Spies abound in the streets of Paris – Philip IV of France is planning an invasion of Flanders, one of England’s allies, and the chase is on to find out exactly where Philip is going to attack. Meanwhile, near Nottingham, a tax collector and his retinue are attacked by the infamous wolfshead, Robin Hood. The tax collector stumbles back to Nottingham a complete wreck – his fingers may have been removed, but at least he is still alive unlike the rest of his men.
Sir Hugh Corbett, the Keeper of the King’s Seal, Edward I’s spymaster, is in Nottingham having been sent by the King to find out what has happened to Robin of Locksley – he had earned the King’s pardon but now seems more merciless than ever. The Sheriff, Sir Eustace Verney, lies dead in his bedchamber, poisoned, despite no poison being present, and Locksley is taking credit for the impossible murder. As the body count rises, Sir Hugh finds himself in a race to discover not just Philip’s plans but also get to the bottom of Sir Eustace’s murder. But can he do both (or either) of those things before the French assassin sent by Philip catches up with him?
Those of you with long memories will recall that I’ve reviewed this before. It’s the seventh book from Paul Doherty featuring Sir Hugh Corbett, his longest running sleuth, set in the time of Edward I, the Hammer of the Scots, one of the most influential Kings of England, whose “good” work was undermined by his son, Edward II, when he took the throne. It’s a fascinating piece of history, partly because there was so much going on, both nationally and in Europe, but also because generally speaking, we don’t learn about it at school. Basically, ask anyone about it and it’s 90% shrugging and 10% “is he the one with the poker up his bum?” It’s far less glamourous than the Tudors, but a damn sight more interesting to me.
So why am I reading it again? Well why not, my blog, my rules. But seriously, for the first time, I’d just read from cover to cover a book that I’m not going to review. An historical mystery set in another era that I have an interest in and it was just didn’t work for me. The fact that the history element overpowered the very slight murder mystery, the book never seemed to settle on one idea, culminating in a very odd sex scene. I was hoping to have discovered a new historical author, but instead ended up heading back to my first blog obsession – Paul Doherty.
In the early days of the blog, you couldn’t move for Doherty reviews. Well chosen periods of history, endearing characters, beautiful descriptions bringing the world to life and twisty, turny plots often incorporating locked room mysteries. I was really happy to provide the entry in Brian Skupin’s Locked Room Supplement on Paul’s work – it stretches to seven pages, and I’m sure I missed a couple out. I’ve said this before and no doubt I’ll say it again – if you’ve been put off historical mysteries by Brother you-know-who, then why not try again with an author who puts the mystery first?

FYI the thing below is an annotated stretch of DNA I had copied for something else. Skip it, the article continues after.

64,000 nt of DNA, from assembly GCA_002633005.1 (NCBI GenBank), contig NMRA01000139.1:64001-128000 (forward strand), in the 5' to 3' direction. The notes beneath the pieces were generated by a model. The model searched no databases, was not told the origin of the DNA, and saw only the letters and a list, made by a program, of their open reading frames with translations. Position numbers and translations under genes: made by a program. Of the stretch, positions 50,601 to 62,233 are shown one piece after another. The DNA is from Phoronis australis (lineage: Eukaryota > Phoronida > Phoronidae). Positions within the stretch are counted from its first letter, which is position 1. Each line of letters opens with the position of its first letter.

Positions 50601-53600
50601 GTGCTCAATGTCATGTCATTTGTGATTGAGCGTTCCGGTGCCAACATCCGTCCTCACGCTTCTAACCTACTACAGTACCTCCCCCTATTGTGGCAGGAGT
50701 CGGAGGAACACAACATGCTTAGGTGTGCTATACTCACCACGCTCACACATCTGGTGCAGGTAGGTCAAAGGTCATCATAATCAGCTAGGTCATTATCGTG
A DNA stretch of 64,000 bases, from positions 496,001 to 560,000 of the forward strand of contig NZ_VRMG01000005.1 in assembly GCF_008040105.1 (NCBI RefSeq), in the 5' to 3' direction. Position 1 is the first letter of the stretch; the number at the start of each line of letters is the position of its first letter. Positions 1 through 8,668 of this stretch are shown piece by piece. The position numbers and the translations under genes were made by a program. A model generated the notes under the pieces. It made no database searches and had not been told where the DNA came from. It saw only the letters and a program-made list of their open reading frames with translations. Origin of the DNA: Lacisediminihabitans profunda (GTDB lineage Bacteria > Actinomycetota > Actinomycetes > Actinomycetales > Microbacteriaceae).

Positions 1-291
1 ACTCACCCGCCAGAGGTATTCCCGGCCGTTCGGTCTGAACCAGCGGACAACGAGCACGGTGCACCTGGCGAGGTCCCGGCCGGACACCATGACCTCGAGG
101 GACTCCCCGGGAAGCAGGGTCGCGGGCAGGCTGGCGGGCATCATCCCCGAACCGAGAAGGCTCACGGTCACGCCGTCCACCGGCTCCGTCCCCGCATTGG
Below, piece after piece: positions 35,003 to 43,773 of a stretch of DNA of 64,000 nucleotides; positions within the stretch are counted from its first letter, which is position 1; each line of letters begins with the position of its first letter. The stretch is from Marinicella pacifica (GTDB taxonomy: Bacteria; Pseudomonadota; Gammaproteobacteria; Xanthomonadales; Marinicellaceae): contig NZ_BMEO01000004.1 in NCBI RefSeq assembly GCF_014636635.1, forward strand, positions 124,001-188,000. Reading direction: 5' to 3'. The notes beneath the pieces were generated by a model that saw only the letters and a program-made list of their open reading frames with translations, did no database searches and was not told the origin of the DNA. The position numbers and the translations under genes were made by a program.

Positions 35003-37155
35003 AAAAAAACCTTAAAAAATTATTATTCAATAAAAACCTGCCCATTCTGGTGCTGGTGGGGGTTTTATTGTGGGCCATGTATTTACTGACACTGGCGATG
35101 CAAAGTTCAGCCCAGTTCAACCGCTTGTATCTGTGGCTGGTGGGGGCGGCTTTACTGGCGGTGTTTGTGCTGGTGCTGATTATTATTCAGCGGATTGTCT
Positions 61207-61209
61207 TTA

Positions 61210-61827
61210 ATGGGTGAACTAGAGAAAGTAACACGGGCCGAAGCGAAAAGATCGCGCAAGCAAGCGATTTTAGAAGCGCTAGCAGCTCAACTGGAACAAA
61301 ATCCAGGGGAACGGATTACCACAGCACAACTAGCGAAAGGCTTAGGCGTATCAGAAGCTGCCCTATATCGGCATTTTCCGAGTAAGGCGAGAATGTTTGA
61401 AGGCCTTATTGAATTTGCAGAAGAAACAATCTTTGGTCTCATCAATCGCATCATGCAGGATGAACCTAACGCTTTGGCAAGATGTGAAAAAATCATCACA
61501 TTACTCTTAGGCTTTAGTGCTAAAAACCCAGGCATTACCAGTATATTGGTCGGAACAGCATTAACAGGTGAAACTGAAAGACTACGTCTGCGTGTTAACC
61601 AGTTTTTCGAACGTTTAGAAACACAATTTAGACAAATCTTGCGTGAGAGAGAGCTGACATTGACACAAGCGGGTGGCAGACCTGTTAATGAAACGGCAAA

This isn’t the best in the series, but it’s still a damn good read. The first chapter in Paris sets the scene beautifully as Ranulph, Sir Hugh’s sidekick escapes some French spies, but not before having to give a mercy killing to his associate – it sets out his character perfectly and keeps the reader turning the pages.
Yes, you can argue that Paul’s use of Robin Hood is misdated, but he does provide his evidence for the choice – it wasn’t done on a whim. The locked room is simple but clever, and plays fair, and while the truth is perhaps a little obvious this time as to what is going on, there are plenty of surprises along the way – the element dealing with the French assassin is rather marvellous.
Focussing on reading isn’t that easy at the moment, especially with a sub-par book. But this is an absolute cracker, and don’t be surprised if I revisit other old favourites in the weeks ahead. So if you want a mystery author to binge on in these troubled times, may I recommend to you Paul Doherty? The Hugh Corbett books (start at Book Five, The Prince Of Darkness) are currently only a quid or two on ebook – unfortunately/fortunately the Brother Athelstan books, my favourite series, are getting a relaunch on April 27th (nice of Paul to schedule it for my birthday) so they’re currently unavailable – but most of the rest of his books are very cheap. If I had to pick one to start with, try The Treason Of The Ghosts, one of the Times’ best crime novels of 2000, with good reason. Enjoy!
You’re right that, plot-wise, The Assassin in the Greenwood, isn’t the best entry in the series, but it sure as hell is one of the most entertaining mysteries Doherty has written. A very lively story and loved it that Robin Hood actually appeared in a locked room mystery, even he was a little out-of-time here.
By the way, what has always baffled me about Robin Hood is that the popular Henry, the Young King, has never been mentioned as one of the possible sources of inspiration for the legendary outlaw. It always seemed to me that all his positive traits (bold, competitive, generous and merry) and physical appearance (tall and blonde) were projected onto Robin Hood. And he had motive to oppose his villainous brother, Prince John (penance for waging war on their father and brother, Richard the Lionheart). But, as far as I know, nobody ever made that connection.
If anyone’s is planning to take Doc’s advise to binge read Doherty (good plan), I highly recommend his most John Dickson Carr-like novel, The Mysterium, or the short-lived Judge Amerotke series.